Scalix Extends Linux-Based Messaging to Blackberry


San Mateo, California-based Scalix’s Wireless Solution extends the company’s email, calendar, address book and Personal Information Management (PIM) functionality to numerous wireless devices, via a number of carriers. Scalix Wireless Solution is designed to connect to Blackberry and wireless PalmOS devices, along with Windows Mobile PDAs, and smart phones from the likes of Samsung and Motorola, and supports wireless carrier services from the likes of Cingular, Nextel, Sprint, T-Mobile and Verizon.

The product uses Advanced Encryption Standard (AES)/Triple Data Encryption Standard (DES) encryption and Secure Socket Layer (SSL) connectivity to provide end-to-end security, and provides wireless access and synchronization with all Scalix Server-based mailbox information, including emails, calendar, contacts and tasks. The product is also available from San Jose, California-based Notify.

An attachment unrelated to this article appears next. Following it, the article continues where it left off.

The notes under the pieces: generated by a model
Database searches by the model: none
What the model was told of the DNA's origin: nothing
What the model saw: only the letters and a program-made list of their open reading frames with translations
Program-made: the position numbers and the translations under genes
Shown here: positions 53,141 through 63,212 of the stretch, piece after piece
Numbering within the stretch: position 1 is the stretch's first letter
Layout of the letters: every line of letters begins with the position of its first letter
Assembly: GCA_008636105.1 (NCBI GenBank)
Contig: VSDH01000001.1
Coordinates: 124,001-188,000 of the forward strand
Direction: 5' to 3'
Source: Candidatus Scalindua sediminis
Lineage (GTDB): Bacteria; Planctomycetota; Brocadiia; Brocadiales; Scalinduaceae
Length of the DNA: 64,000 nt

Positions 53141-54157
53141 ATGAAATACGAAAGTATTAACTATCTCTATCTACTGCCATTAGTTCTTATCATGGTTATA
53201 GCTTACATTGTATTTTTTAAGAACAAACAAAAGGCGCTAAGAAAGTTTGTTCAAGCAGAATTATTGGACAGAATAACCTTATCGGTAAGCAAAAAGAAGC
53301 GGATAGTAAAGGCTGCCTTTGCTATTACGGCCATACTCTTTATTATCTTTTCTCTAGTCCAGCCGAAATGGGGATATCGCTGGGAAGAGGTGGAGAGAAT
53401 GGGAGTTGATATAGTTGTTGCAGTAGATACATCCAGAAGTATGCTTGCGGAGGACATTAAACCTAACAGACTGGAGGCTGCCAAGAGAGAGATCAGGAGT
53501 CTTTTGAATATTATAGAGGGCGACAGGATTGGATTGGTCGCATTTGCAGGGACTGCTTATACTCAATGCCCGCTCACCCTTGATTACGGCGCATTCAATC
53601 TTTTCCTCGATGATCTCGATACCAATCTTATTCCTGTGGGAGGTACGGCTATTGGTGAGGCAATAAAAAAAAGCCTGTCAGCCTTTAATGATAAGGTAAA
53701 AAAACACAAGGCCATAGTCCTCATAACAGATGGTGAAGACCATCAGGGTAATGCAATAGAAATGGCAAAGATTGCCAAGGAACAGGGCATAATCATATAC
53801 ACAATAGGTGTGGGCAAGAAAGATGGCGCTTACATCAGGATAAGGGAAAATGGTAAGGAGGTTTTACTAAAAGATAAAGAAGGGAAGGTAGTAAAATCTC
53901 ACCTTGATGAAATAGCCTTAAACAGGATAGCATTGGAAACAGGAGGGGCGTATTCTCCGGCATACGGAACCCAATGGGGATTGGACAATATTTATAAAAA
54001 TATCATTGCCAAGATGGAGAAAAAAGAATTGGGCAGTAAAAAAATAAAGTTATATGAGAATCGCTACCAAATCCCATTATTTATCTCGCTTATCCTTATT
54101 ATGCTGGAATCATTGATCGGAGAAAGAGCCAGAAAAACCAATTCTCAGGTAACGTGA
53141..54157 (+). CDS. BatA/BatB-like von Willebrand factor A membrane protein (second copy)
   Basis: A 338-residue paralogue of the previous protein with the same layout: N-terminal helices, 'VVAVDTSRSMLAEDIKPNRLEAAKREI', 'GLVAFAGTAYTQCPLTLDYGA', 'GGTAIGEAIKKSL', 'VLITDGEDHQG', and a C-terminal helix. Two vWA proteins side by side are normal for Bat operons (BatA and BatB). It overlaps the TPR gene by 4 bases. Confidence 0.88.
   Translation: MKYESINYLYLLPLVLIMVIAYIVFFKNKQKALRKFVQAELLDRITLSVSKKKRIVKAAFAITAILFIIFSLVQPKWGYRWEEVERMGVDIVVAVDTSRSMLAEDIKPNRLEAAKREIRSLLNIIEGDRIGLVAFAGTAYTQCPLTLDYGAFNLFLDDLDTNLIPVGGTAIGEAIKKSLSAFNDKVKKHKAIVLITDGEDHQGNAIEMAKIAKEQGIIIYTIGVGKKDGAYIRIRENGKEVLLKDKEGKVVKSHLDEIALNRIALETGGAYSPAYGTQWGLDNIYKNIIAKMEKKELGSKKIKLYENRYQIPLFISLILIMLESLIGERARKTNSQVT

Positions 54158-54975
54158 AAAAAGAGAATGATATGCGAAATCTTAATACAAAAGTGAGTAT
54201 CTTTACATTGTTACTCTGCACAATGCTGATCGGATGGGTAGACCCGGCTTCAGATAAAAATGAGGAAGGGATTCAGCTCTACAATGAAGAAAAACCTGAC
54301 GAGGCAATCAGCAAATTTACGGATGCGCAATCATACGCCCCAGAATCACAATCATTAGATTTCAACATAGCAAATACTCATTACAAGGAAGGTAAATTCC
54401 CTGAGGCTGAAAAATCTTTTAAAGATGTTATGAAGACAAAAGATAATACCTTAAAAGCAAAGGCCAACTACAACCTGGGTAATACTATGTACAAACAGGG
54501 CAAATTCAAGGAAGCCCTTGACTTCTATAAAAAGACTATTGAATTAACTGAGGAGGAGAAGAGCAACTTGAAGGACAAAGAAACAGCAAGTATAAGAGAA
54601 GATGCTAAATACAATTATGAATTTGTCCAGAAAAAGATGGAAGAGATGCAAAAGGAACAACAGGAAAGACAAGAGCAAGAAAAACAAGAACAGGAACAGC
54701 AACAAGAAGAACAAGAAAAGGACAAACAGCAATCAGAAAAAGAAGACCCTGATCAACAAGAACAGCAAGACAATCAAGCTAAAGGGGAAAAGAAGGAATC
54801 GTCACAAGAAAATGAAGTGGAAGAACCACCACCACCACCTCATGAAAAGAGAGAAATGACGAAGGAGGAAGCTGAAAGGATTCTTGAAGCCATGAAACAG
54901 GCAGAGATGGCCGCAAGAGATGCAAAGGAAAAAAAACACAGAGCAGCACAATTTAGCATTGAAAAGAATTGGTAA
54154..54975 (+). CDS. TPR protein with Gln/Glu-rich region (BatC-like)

Scalix is one of a number of new messaging and collaboration software vendors attempting to challenge Microsoft, Novell and IBM Lotus in the messaging space. The Scalix platform is based on Hewlett-Packard Co’s OpenMail software, which Scalix licensed from HP.

As well as the large incumbents and the open source SendMail, Scalix also faces a challenge from Openexchange Inc, a long-time partner for SUSE Linux and Novell, and more recently Red Hat Inc. Both Novell and Red Hat now resell the company’s Open-Xchange Server email, calendar and document-management technology.

The first commercially supported release of the Open-Xchange technology, which provides server-based email, calendar and document-management functionality, as well as integration with Microsoft Corp Outlook clients and Palm devices, was released as Open-Xchange 5 in April 2005.